In this future, Indiana will have finalized its long-sought “backpack full of cash” approach to school funding, and will attach a “dollar-figure” to each student. Under this construct, parents and students can choose the school they wish to attend, and the money follows the student to that school. This model works in conjunction with the state’s explosive charter-school legislation, all designed to open up schools to a sort of hybrid state-funded/free-market environment. Currently, that dollar-figure sits around $6,500 per child. By the time we open Wheel House Academy, however, the state will have carefully and deliberately “dialed-down” that number—let’s put it at $5,000.
Because our “clientele” will demand good teachers, we’re going to have to do something the state of Indiana isn’t willing to do: pay well. Good teachers are expensive. We’re going to want PhD’s and master’s degree specialists, and we’re going to have to pay them at least $70,000…if not more. If we want to build a staff of 50 teachers to attract the ideal enrollment numbers we’re seeking, we will need a lot more cash on top of the state money that Wheel House Academy receives. Right away, parents who send their children to our school will have to pay $500 out of pocket to sign on.
Because the parent-school relationship is so emotional it too often leads to conflict. Some parents may want to litigate a grievance. Others may decide to pull their students mid-year and seek another school. Under the auspices of stability, Wheel House will need to establish contractual obligations—similar to contracts for cell phone service, for example—and to do this effectively Wheel House Academy is going to need a legal team. To defray those costs, parents who send their children to our school will have to now pay $1,500 out of pocket.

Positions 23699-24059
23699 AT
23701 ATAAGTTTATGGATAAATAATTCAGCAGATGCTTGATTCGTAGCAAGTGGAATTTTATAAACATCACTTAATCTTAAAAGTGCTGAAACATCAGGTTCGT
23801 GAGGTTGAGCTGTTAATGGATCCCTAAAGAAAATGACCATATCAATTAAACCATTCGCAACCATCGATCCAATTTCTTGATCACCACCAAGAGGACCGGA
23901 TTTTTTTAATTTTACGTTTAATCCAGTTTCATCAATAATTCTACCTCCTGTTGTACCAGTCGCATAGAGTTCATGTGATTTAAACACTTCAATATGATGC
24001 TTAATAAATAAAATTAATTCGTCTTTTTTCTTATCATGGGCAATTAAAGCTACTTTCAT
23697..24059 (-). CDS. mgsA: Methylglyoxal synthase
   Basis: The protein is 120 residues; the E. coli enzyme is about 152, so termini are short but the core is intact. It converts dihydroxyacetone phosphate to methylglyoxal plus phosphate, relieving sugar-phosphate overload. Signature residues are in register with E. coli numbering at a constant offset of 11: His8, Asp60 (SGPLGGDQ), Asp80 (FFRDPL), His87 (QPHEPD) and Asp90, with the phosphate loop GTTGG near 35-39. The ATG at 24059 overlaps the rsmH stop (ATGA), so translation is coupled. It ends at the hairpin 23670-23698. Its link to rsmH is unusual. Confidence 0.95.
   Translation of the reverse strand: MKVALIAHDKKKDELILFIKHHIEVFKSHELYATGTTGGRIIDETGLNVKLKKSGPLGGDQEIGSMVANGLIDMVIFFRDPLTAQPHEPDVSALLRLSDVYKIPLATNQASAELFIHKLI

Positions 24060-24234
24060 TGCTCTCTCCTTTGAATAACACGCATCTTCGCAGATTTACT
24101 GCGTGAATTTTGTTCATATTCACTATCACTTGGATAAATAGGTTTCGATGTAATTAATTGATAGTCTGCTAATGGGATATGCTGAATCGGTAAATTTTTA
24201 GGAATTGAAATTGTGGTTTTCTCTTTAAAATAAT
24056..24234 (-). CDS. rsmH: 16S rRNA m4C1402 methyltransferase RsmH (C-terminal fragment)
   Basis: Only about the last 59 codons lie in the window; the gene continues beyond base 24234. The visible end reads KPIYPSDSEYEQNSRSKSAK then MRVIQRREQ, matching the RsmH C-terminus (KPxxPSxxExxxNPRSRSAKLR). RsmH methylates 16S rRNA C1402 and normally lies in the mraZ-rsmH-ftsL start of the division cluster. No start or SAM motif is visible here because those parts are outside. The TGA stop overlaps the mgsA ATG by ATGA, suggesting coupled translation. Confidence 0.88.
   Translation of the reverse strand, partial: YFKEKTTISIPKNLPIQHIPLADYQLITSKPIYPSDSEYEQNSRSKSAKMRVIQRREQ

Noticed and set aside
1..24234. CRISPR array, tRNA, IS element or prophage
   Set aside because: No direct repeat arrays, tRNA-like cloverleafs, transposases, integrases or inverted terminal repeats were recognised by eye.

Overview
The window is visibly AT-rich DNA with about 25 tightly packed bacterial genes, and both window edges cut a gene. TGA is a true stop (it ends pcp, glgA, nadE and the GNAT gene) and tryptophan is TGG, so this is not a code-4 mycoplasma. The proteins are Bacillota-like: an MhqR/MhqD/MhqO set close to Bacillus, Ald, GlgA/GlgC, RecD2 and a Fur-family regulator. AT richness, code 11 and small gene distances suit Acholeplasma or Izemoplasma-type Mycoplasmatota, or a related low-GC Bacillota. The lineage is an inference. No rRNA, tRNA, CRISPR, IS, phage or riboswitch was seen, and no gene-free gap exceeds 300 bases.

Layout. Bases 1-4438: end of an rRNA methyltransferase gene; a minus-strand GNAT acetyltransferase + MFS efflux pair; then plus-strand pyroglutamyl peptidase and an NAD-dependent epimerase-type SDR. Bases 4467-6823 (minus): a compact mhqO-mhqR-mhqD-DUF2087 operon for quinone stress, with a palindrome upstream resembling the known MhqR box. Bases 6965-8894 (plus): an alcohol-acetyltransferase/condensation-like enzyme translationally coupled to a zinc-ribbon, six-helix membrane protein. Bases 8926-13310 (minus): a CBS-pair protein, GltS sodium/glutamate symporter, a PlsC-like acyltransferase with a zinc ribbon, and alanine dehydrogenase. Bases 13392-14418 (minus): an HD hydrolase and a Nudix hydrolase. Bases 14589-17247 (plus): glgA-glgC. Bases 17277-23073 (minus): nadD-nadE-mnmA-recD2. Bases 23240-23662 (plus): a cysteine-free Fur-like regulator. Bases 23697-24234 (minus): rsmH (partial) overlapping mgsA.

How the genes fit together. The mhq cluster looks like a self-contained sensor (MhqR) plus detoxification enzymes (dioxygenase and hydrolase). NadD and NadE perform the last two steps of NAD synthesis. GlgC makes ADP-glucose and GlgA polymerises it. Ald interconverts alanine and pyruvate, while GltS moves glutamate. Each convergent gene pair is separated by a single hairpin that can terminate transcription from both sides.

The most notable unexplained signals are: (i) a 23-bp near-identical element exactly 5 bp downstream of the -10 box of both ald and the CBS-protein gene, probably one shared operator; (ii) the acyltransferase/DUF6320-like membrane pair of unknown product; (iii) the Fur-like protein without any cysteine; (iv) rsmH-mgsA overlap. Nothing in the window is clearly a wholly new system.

This generation of Hoosier school children might make it through 13 years of school largely on the state’s dime. The next generation won’t.
In order to reach optimum enrollment, we are going to need to market Wheel House Academy, with the intent to entice students to commute to Greencastle from neighboring counties. We’re also going to have to pay for brick-and-mortar operating costs (heat, mortgage, communications, and technology) all of which pushes the family out-of-pocket costs to roughly $5,000.
This doesn’t account for the inevitable shrinkage of the state’s contribution, nor does it account for inflation and cost-of-living increases. And all of this—of course—only accounts for a four-year education from grades 9-12. Presumably, as Indiana increasingly privatizes the education process, parents will find similar price structures when they send their children to primary, intermediate, and middle schools along the way.
This doesn’t mean that poor children, children with severe social and learning disabilities, and other children facing hurdles don’t have options. The state will most likely still operate some vestige of what once was the local, community, public school. But as the amount of monies available continue to decrease, students attending these schools can hope for—at best—a charity school experience mirroring the kind Dickens and Bronte wrote about almost two-hundred years ago. These dilapidated wrecks, by the way, will be lone remaining schools still bearing the “charter” designation—a designation which had ironically promised its students a rescue from the very conditions they will face every day they go to school.
Families with modest means can also opt for the corporate “McDonalds-Walmart” academies. These will charge less tuition than places like Wheel House, but they will most likely experience higher teacher turnover, a less-qualified teaching staff, large (HUGE) student enrollment numbers, and a generally more impersonal rubber-stamped sort of learning experience. And of course, there’s the Internet, where parents can pay even less and adolescents can flagrantly plagiarize their way to a meaningless high school diploma.
What really happens will vary in both form and detail from what I’ve hypothesized. What won’t vary will be the net effect. This generation of Hoosier school children might make it through 13 years of school largely on the state’s dime. The next generation won’t. Rather than fretting over how to pay for four years of college, those parents are going to have to figure out how to pay for 16 years if not more. These may not sound like the schools the reformers promised you. They are, however, the schools you voted for.
Featured Image: 1917 Allentown High School Classroom. Public Domain Image.